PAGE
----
Don’t be the “Hero” CEO
Founding CEOs hold a special place in the startup culture, and for good reason. After all, it takes a special kind of person to create something from nothing. To see an opportunity and go after it. To persevere through all the inevitable ups and downs.
The place we hold for founder CEOs is reinforced by media. Any time there is a story about a company, that story is inevitably about the founder. Square has over 4,000 employees, but when the press write about Square, they write specifically about their CEO Jack Dorsey, who is only running the company part time (while also running Twitter).
There is a danger, for both CEOs and employees in falling for this founder “hero” CEO culture.
For employees, on the hand, this larger than life CEO can be a reason to join a company. It’s like a magnet. But if you believe that this hero CEO is making all the key decisions, this is ultimately dis-empowering. Especially for the senior leaders who report to or directly interact with that CEO.
This “hero” CEO persona is even more dangerous for the CEOs themselves. There is constant pressure on you to have all the answers, to always be ON. Everyone wants a piece of you. You go from meeting to meeting to meeting.
It can feed your ego to constantly be needed. To come to the rescue and make so many decisions. But it is just creating a culture of dependency and will drain you.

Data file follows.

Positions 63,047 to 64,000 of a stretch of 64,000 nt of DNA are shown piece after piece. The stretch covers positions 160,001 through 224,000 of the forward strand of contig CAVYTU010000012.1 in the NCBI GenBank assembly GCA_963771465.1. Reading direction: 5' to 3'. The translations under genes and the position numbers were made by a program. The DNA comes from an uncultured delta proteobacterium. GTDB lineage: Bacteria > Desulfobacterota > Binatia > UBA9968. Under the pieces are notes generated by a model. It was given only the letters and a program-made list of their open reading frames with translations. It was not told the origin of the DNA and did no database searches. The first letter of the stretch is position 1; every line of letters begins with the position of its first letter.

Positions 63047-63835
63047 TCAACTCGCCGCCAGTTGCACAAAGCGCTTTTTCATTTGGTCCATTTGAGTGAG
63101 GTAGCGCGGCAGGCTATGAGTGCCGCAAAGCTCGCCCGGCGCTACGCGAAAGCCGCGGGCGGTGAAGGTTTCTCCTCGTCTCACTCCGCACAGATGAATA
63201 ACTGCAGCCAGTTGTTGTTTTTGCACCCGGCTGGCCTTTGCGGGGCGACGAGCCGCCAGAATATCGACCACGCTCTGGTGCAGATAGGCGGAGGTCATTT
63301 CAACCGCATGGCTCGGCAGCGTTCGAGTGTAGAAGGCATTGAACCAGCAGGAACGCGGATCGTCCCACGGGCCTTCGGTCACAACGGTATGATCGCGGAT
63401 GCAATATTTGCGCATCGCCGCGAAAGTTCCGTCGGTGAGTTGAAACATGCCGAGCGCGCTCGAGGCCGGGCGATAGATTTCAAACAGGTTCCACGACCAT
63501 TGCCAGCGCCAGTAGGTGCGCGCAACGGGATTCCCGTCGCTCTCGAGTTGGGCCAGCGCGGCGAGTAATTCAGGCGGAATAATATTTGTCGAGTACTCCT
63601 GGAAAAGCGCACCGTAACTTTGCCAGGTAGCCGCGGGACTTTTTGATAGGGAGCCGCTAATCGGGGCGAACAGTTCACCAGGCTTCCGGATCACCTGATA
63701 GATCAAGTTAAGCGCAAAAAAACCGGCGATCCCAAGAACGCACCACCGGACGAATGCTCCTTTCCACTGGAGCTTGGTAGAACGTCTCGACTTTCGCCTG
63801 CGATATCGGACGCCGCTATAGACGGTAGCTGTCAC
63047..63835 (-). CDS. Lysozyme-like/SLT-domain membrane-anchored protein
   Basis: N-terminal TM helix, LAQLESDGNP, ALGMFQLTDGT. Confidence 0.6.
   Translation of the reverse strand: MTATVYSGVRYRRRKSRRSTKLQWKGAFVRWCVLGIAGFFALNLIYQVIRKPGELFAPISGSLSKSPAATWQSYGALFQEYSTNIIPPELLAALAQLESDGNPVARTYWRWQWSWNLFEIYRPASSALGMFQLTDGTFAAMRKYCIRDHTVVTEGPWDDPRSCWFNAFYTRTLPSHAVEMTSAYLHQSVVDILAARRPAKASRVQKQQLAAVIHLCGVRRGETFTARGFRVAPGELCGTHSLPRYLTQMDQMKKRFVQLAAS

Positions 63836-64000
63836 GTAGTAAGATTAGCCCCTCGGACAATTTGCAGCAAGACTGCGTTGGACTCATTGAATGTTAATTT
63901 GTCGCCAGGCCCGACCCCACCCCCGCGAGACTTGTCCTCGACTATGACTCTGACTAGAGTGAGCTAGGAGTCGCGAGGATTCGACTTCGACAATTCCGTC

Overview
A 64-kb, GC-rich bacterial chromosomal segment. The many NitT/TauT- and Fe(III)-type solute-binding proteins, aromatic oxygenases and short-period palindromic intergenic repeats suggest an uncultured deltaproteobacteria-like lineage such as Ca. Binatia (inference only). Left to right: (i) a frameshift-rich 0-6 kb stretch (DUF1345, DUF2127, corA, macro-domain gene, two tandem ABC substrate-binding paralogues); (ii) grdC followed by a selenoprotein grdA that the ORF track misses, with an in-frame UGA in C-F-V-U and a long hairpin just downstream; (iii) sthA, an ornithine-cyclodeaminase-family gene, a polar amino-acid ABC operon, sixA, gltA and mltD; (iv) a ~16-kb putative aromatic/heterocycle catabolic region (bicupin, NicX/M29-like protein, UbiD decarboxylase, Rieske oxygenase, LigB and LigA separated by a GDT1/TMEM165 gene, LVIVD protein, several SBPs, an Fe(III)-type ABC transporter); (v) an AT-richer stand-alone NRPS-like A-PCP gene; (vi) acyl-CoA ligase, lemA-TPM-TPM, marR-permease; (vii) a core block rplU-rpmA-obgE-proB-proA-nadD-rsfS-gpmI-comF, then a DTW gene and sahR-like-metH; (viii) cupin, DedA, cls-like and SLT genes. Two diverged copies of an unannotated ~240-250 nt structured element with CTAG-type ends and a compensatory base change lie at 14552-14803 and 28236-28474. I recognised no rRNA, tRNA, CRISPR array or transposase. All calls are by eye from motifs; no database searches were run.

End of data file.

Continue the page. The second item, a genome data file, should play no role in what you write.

The best people want more autonomy. This applies at all levels of seniority. Depending on a “hero” CEO to make all the calls doesn’t breed a culture of autonomy.
Instead of carrying the weight of the world on your shoulders, distribute the load across your team. In all too many companies, over-burdened CEOs and CXOs are offset by VPs, directors and managers dying for more responsibility.
Leverage all the collective brains in your company. Push down accountability and decision-making, ideally to the level of the teams implementing those decisions.
Coach, support and empower those teams and individuals to make great decisions.
Continually reinforce vision, mission and values so that your employees have a common framework for making decisions.
Questions to consider:
Does this post describe the dynamic in your company? If so, do you think there is a better way?
Is it possible for your senior team and the levels below them to take some of the load of you?
If you distributed authority and decision making more evenly in your company what impact would that have on engagement, retention, speed, etc?
What would that enable you to do that you are not doing today?
Photo by Esteban Lopez on Unsplash